Last week, we all heard about the young Anglo-American girl who wrote her African-American girl friend a letter to explain that her father would not allow her to attend her birthday party/sleepover because she was Black. This incident was really disheartening to everyone I spoke with about it because it was clearly a destruction of these young girls’ innocence and their friendship. As an African-American, this subject brought back memories of my own loss of innocence when I experienced prejudice for the first time.
Imagine the plight of minority parents. They have to find a way to prepare their child for this type of experience because they know one day they WILL encounter it in our society. In my home, my mother told us that there would be some people who would not like us because of the “color of our skin” but she told us that it was their problem. She assured us there was nothing wrong with the color our skin and we were made as God wanted us to be. Of course, I was very young and did not fully understand but I was comforted by the way my mother presented it to me and my siblings. When the experiences started to occur I was equipped to handle it. It was their problem, not mine. However, it was still painful.
As I reflect back, I realize that my earliest experience happened when I was about 5 or 6 years old. It was very subtle but very real. When I was that age Houston was segregated and I lived in a community of hard-working African-Americans. My mother was the African-American version of June Cleaver and my father was among the first African-American workers to integrate what is now known as the Houston Metropolitan Transit Authority. Across the street from our home lived a Polish family. They were one of the few Anglo families in our community and they were very nice to my family. Every summer, a young relative would come to visit. She was my age and we loved to play together. They would invite me over and I would play with her all day. I wanted her to come to my house to play and she wanted to come, too, but her aunt always said “No.” I asked my mother about it and all she said was Kitty was welcomed if her aunt allowed her to come. Kitty asked everyday and the answer was always the same. It was many years later that I realized the true reason Kitty could not come to my home to play. I always wondered if she came to realize the true reason, too. I guess we both were blessed that no one said it aloud.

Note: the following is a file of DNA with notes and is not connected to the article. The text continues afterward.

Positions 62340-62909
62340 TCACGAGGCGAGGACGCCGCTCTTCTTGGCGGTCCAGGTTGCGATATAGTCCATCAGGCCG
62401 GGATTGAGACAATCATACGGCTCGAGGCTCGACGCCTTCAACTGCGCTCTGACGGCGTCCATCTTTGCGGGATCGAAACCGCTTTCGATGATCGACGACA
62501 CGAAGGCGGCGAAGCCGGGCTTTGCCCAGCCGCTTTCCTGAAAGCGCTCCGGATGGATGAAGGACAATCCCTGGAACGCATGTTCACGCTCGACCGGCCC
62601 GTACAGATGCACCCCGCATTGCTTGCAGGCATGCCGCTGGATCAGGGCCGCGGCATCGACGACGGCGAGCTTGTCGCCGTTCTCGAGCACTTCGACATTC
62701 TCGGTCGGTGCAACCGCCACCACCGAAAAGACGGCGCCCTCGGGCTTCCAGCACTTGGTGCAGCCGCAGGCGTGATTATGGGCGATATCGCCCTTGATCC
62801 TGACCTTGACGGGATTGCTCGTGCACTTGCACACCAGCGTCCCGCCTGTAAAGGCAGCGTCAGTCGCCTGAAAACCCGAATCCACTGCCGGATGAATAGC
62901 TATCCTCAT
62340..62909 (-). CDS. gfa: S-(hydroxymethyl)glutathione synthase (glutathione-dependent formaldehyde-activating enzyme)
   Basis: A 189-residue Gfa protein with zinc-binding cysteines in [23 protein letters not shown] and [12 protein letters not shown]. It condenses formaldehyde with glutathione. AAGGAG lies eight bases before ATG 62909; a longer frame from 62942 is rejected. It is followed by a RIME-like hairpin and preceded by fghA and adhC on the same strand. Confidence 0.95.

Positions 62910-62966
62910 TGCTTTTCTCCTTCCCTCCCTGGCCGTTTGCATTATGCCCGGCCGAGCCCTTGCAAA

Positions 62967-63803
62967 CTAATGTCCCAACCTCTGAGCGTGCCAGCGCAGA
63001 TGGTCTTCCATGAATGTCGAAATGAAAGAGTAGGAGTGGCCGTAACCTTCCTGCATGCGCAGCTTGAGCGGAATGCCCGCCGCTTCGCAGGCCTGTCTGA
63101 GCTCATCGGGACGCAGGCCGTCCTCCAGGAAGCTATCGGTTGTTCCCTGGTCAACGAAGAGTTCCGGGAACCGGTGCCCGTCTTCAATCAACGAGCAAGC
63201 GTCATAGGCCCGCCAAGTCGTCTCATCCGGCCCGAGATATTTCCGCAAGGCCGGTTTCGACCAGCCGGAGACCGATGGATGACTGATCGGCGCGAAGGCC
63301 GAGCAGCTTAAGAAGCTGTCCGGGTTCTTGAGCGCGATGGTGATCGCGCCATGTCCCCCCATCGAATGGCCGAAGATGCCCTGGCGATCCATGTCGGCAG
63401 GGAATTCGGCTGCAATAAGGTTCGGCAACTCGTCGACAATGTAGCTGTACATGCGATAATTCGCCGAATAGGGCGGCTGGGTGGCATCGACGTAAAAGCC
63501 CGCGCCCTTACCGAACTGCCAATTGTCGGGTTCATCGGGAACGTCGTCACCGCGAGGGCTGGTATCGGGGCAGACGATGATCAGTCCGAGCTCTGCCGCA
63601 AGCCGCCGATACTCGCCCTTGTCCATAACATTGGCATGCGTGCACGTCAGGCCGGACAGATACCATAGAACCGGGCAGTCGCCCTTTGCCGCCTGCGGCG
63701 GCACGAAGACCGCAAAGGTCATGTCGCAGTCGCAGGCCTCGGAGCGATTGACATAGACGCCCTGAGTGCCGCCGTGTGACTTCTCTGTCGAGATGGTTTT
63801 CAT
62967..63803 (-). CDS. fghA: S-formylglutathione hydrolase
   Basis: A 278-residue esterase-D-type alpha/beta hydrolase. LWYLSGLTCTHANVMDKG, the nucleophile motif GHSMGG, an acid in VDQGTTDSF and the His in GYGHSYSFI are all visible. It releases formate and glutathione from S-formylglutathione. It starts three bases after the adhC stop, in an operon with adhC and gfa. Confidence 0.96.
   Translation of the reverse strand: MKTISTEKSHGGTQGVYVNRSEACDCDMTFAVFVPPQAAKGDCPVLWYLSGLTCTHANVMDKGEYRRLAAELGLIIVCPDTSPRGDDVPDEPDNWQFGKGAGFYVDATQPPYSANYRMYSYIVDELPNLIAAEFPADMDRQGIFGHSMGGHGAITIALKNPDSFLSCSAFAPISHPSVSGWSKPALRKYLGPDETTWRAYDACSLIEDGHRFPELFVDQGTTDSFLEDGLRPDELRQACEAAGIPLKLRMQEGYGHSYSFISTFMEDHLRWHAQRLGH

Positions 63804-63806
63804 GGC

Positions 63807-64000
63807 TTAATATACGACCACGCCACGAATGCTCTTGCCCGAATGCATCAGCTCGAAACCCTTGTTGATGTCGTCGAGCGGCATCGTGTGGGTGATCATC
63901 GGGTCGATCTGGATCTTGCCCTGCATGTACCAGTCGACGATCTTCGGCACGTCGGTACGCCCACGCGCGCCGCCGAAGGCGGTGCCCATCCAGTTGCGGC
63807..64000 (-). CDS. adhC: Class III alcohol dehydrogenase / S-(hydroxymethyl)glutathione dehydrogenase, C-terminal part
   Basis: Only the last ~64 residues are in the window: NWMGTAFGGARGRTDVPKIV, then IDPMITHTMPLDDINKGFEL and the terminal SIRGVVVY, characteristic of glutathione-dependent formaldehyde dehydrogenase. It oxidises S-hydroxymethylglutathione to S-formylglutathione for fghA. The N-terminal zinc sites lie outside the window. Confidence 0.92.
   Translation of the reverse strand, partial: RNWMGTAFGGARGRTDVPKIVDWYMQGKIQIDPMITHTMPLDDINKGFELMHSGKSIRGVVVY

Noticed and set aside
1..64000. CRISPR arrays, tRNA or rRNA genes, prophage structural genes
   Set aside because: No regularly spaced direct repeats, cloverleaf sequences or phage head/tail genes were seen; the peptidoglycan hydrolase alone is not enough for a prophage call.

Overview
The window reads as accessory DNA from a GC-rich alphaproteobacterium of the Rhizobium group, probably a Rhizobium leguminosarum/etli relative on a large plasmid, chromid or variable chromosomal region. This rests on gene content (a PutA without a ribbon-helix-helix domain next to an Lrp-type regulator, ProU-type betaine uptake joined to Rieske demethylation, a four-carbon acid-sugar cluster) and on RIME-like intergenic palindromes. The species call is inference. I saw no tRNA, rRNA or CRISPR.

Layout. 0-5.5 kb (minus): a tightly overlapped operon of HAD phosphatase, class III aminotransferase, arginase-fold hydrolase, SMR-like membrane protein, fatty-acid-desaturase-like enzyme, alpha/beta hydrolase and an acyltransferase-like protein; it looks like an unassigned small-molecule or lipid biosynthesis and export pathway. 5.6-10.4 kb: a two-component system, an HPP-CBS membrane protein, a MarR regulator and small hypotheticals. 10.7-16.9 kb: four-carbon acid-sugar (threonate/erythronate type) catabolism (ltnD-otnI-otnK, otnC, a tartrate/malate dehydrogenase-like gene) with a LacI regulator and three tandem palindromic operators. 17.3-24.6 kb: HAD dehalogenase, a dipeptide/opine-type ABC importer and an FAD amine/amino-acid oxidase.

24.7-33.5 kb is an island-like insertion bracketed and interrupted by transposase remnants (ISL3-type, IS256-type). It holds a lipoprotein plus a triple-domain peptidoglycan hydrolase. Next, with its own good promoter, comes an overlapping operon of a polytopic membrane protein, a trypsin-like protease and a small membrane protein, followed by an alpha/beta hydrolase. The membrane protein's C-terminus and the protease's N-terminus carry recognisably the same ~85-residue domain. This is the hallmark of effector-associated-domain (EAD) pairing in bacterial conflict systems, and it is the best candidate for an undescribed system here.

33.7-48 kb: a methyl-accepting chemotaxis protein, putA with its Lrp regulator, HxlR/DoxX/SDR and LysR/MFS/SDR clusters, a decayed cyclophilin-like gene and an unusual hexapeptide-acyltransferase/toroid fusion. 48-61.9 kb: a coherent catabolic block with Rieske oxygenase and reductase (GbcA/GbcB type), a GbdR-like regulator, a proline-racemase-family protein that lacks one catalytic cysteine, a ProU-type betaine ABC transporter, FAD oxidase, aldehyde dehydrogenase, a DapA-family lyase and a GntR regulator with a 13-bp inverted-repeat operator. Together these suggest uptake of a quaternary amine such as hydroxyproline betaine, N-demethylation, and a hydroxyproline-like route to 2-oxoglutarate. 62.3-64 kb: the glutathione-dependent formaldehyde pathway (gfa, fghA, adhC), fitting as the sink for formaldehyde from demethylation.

It is a terrible thing when an adult teaches a child to hate. For some families, it is like a generational curse that is passed on. My family did not teach us to hate but they did teach us to be wary and to stand up against prejudice behavior.
I said a prayer for the African-American girl and her Anglo-American girl friend. I hope they are resilient and will bounce back from this situation. Children are truly colorblind and that is how friendship should be. We all should be led by them. We should look at each other and only see our friend.
Did you know about this incident in the news?
If so, how do you feel about it?
Have you ever experienced prejudice?
If friendship was a color, what color do you think it would be?